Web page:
AAMC Statement on Senate Finance Committee’s “Enhancing the Mental Health Workforce” Discussion Draft

AAMC (Association of American Medical Colleges) Acting Chief Public Policy Officer Tannaz Rasouli, MPH, issued the following statement about the Senate Finance Committee’s “Enhancing the Mental Health Workforce” discussion draft to address mental and behavioral health needs:

“The AAMC commends Senate Finance Committee Chair Wyden (D-Ore.), Ranking Member Crapo (R-Idaho), Senators Stabenow (D-Mich.) and Daines (R-Mont.), and the committee for their bipartisan work to propose solutions to the country’s growing mental and behavioral health crisis and to promote the well-being of patients, families, and communities.

We support the discussion draft released today for helping to improve patient access to much-needed mental and behavioral health providers by investing in new Medicare-supported graduate medical education (GME) positions. We applaud the working group for taking this step to address this critical need for patients.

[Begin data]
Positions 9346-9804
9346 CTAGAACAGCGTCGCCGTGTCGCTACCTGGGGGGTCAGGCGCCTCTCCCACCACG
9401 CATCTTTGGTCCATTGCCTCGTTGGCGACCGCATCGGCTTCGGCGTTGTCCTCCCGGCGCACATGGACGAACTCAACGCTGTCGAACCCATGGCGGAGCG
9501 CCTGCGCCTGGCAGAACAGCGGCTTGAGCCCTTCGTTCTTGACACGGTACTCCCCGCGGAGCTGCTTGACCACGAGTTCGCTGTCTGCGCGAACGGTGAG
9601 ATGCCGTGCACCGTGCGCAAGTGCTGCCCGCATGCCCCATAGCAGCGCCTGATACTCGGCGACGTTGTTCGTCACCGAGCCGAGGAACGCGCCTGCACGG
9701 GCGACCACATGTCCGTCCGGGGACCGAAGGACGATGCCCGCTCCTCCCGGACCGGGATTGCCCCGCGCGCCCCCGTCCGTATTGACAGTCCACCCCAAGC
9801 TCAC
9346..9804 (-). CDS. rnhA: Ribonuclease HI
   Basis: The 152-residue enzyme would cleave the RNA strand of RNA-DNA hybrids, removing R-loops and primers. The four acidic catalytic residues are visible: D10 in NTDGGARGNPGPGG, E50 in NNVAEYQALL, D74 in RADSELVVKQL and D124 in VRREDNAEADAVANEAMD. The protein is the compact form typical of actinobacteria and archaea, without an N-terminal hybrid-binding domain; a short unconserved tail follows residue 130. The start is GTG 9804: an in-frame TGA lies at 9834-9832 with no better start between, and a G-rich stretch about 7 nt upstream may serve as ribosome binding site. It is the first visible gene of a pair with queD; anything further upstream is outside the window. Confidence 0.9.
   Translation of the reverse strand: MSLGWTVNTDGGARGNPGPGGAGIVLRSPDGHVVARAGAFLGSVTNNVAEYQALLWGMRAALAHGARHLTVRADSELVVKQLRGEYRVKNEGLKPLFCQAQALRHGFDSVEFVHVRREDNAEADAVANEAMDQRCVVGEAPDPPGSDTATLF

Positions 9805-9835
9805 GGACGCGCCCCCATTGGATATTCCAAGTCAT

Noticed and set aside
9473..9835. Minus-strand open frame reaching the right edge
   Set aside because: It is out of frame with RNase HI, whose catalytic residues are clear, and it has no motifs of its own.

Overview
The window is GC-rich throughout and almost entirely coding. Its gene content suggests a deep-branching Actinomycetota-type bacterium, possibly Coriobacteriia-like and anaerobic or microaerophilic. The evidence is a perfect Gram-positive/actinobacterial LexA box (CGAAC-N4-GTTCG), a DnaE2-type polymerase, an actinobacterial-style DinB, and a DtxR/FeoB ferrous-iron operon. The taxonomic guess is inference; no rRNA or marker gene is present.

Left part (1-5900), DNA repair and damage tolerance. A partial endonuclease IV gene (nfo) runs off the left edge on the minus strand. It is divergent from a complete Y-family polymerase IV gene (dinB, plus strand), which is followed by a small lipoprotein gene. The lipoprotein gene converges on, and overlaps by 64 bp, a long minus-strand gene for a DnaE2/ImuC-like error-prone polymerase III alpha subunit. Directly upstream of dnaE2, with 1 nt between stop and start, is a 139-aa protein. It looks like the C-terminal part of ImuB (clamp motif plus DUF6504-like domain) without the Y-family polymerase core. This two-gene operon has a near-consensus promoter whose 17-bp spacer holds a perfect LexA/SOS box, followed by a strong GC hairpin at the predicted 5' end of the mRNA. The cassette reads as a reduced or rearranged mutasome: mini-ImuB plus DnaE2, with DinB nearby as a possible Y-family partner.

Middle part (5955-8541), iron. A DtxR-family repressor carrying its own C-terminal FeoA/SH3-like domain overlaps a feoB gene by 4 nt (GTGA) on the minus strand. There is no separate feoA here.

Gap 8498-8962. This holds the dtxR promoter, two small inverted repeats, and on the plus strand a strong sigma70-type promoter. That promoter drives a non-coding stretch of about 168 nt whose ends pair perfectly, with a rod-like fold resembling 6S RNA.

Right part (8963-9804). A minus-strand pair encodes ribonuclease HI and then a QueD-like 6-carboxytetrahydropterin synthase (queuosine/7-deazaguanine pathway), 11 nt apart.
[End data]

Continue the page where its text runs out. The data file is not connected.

The AAMC’s most recent analysis estimates that the U.S. could see a shortage of up to 124,000 physicians by 2034, and the Health Resources and Services Administration estimates 7,632 mental health providers are necessary to eliminate current mental health professional shortage areas. In addition to the deficit of psychiatrists, shortages of other physicians and health professionals pose challenges for patients seeking mental and behavioral health services. These shortages are the reason we strongly support legislation such as the Opioid Workforce Act (S. 1438), the Substance Use Disorder Workforce Act (H.R. 3441), and the Resident Physician Shortage Reduction Act (S. 834/H.R. 2256), which would provide support to help expand accredited residency programs in needed areas.

We also greatly appreciate the inclusion of other innovative policies that would help expand access to behavioral health services for Medicaid beneficiaries and address the regulatory barriers that prevent some physicians and other staff from accessing wellness programs and resources offered by hospitals.

We commend the working group for taking a bipartisan approach to improve access to mental and behavioral health care for all people, and as the process progresses, we look forward to continuing to work with the Committee to build a robust health care workforce.”


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